You can’t help it—words intoxicate you, and you are a patsy for anyone who can weave them into a screenplay, feature article, or novel. You read every book review you can get your hands on, and you swoon when an author signs that hardcopy, Best wishes! Truman.
But it has gone beyond hanging around at bookstores and poetry readings: you are now in a relationship with someone who writes. Don’t despair! Many of us have been there and survived. Follow the seven tips below to manage your writer and bring sanity back into your life.
1. You don’t have to read everything your writer writes. She will want you to, and often, more than once. Be firm. Say: “It’s so thrilling seeing it for the first time in print.” And make Hot Pockets for you and your signifying other. (Junk food comforts writers.)
2. The writer tells you that you are a wonderful editor and wants you to proofread his 420,000-word answer to Infinite Jest. Think of Anna Dostoevsky. Say, “I can’t change a word of your genius. Ever.” Make Hot Pockets.
3. A fellow student at your writer’s MFA program has won a major literary award. The writer’s face has turned purple. Quickly say: “S/he probably slept with the judge.” And then: “For sure, s/he slept with the judge.” Over Hot Pockets, read articles about rigged literary contests
4. Only eleven people came to the launch reading for the writer’s new book; she is not being retweeted and no one “likes” her book’s Facebook page. Over Hot Pockets, talk about how you will have real friends like Brad and Angelina when the movie with James Franco based on the book premieres.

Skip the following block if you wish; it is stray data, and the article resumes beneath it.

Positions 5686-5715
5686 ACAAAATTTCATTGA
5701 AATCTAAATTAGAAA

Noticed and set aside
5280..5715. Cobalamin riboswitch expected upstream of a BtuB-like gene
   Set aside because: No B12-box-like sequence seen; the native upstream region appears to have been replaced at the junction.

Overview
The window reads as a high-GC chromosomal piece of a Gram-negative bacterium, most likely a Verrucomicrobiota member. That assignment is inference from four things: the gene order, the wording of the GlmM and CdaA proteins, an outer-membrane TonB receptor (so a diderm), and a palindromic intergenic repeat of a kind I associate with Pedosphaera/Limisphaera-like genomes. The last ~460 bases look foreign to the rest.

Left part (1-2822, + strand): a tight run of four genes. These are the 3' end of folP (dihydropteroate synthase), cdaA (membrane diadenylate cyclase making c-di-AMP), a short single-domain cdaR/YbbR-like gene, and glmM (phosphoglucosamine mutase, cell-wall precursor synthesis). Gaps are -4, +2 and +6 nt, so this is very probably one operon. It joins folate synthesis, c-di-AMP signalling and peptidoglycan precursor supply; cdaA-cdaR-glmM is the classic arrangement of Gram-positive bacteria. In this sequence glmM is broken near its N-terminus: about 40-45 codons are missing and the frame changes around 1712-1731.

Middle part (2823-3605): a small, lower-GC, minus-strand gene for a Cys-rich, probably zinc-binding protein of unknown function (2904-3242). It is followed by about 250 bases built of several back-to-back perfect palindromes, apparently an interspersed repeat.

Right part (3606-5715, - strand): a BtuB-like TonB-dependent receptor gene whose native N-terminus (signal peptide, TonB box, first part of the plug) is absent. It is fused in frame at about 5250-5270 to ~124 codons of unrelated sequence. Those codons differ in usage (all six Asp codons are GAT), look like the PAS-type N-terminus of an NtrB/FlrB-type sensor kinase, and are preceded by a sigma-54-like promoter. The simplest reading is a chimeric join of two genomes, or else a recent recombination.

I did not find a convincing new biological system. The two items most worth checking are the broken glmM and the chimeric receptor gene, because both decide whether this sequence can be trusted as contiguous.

5. The writer has maxed out the credit cards buying how-to writing books, digests, and Writers Markets. He has attended eight writing workshops in the past six months averaging $300 a pop. Say, often: “You mustn’t be sullied by other writers and lose your unique voice,” Make Hot Pockets, which is all you can afford.
6. Your writer has received her fifth rejection notice from the New Yorker.
THIS IS NOT A TEST — THIS IS AN EMERGENCY SITUATION. Leave the premises immediately. Go to the nearest nonverbal safe house. Call the writer from there and tell her where the Hot Pockets are.
7. By now, you may be wondering what attracted you to the writer in the first place. It can take a while to realize and admit it, but you may have the courage to do so now. If you love a writer, you are probably a reader. Reach out for help (and have a Hot Pocket).